Thursday, March 1, 2007


When I got Cousteau I read every book I could find in the library on training. It wasn't much and most of the literature was written in the 1970s - what I now know was NOT a good era for dog training. recommended the Monks of New Skete book - what I now know was NOT a good training book! Cousteau spent the first month of his life with us being smacked with a rolled up newspaper, whapped under the chin with my fist, getting forcibly rolled onto his back, being yanked off his feet by his leash, and otherwise generally abused in the manner of "traditional" dog training. Oddly enough, he never seemed to learn anything. In fact, whatever I did to him, he gave me back double. Since I wasn't willing to cut off my puppy's air supply - the next suggestion on the list of ways to get my dog to see me as alpha - it was fortunate that I found a puppy kindergarten class using positive training methods endorsed by the Association of Pet Dog Trainers (

It was amazing what I was able to do with positive reinforcement training. Instead of punishing Cousteau for all of the bad things he did - and there were a lot! - I focused on the good things. Or at least the things that weren't bad. If he did something I could live with, I clicked my little clicker box and gave him a treat. Since Cousteau lives to eat, he likes to do what he can to make me click my clicker. When he was bad, which was happening less and less, I ignored the behavior I didn't like unless it was putting one of us in danger. If I had to pay attention to bad behavior, it was with as little emotion as possible. Anger has no place in reprimands or punishment.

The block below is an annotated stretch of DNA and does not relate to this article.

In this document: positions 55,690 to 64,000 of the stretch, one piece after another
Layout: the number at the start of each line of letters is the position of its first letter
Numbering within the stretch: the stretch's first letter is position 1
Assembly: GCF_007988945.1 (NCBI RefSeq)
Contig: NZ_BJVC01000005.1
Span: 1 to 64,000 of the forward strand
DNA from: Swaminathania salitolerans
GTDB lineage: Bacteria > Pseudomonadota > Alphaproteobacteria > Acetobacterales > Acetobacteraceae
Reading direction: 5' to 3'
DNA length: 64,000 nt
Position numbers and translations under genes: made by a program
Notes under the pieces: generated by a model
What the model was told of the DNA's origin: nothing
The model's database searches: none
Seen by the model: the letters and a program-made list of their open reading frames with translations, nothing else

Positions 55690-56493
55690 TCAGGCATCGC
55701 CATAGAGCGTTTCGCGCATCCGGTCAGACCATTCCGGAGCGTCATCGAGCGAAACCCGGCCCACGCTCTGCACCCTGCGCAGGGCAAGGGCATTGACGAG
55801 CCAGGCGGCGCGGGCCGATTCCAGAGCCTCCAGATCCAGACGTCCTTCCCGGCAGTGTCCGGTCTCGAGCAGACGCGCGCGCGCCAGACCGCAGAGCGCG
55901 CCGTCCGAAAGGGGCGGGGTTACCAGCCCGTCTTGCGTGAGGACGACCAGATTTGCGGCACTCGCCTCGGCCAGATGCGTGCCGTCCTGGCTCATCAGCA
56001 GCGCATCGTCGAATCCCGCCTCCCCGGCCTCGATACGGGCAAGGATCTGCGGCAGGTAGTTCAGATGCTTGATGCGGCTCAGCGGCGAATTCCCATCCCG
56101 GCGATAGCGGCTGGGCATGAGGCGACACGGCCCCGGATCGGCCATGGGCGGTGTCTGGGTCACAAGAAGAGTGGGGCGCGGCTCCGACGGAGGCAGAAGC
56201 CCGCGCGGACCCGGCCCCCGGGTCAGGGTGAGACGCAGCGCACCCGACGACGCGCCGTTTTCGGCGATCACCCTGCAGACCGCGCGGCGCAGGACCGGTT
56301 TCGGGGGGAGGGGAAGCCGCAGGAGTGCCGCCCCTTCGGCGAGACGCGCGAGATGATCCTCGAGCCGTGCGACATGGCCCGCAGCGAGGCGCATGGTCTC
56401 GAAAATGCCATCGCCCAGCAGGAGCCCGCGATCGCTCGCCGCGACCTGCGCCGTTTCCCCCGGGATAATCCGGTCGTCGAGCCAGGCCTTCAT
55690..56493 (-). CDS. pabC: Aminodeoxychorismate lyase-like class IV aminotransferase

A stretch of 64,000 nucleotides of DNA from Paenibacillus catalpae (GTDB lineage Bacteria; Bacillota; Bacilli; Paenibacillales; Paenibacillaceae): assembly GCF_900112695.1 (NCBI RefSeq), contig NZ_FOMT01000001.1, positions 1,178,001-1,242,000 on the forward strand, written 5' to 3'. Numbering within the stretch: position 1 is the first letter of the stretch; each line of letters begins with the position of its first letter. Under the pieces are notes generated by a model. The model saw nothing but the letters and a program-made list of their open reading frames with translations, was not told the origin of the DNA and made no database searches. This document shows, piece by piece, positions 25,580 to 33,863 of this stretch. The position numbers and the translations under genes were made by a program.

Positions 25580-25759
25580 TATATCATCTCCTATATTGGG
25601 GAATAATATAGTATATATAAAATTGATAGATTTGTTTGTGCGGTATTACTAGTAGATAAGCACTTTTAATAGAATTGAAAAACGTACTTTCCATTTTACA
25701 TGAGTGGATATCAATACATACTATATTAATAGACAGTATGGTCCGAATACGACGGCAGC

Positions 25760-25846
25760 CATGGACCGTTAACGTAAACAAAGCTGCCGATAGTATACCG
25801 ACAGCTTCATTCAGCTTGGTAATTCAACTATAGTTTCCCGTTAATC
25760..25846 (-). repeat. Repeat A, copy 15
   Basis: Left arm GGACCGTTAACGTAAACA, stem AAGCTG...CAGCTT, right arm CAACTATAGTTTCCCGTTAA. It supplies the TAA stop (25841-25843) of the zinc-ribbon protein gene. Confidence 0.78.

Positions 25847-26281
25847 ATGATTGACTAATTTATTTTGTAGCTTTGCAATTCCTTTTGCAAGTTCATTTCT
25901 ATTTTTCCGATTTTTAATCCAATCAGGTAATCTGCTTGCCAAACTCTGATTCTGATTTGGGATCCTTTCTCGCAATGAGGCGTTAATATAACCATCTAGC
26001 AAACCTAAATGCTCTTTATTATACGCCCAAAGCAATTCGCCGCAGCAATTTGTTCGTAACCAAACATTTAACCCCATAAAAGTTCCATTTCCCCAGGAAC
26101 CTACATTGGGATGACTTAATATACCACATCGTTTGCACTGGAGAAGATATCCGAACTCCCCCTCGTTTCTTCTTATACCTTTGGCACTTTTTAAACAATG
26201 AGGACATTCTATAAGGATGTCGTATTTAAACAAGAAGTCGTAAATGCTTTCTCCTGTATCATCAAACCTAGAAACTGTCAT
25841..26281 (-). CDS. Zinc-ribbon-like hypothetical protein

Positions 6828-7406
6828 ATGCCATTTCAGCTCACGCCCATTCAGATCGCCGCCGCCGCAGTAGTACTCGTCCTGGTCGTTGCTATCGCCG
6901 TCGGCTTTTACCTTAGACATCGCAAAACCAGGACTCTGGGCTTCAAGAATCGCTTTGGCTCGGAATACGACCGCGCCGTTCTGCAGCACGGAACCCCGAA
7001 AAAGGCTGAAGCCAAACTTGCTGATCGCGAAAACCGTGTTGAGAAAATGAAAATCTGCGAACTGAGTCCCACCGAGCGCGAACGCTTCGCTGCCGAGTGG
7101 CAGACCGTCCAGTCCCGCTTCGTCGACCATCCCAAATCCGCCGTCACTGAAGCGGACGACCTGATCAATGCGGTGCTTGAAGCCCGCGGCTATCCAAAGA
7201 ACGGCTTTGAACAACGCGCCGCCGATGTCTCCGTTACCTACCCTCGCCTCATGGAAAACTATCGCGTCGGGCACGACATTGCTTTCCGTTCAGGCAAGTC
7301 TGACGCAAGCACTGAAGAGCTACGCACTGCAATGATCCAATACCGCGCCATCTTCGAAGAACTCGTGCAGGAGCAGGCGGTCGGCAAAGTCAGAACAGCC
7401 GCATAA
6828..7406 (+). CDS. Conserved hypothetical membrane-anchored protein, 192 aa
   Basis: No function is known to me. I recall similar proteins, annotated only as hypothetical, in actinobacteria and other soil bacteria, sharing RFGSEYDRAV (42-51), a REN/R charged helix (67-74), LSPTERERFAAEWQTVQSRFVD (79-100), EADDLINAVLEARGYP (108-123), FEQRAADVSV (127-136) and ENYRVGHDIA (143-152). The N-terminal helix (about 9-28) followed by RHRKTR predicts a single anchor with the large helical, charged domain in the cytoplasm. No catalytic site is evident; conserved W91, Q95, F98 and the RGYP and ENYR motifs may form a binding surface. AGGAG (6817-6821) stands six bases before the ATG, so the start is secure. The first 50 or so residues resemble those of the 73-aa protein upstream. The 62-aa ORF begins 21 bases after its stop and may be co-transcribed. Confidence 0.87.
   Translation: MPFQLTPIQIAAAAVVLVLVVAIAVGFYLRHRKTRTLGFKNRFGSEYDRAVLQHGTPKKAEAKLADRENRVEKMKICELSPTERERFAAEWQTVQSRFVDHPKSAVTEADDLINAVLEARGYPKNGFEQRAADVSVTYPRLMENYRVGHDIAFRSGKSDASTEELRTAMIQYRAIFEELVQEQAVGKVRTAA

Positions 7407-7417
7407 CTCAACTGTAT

Linda Holway was our instructor and she literally saved Cousteau's life. Without her guidance we would probably have given up on him or been bitten thanks to harsh training methods. One of the things she said is that telling a dog "no" is pretty useless in most situations. It's far better to tell the dog what you want him to do because that's specific. "No" covers a pretty broad base. "NO!" = "Don't chew on the chair leg!" Well, what is ok to chew? The couch cushion? The molding around the door? This textbook? "Get your bone" is very specific. It means, get your bone and focus on that.

We started teaching Cousteau what we wanted him to do so there was less room for him to find his own activities. We also spent a lot of time managing his space so he couldn't get into trouble. We puppy proofed the rooms he was allowed to be in, put up gates, taught him to like his crate so he could be safe if we couldn't watch him, and made sure that there was always something appropriate for him to do when he was with us since there was no way he was going to lay quietly at our feet - unless he was systematically destroying something!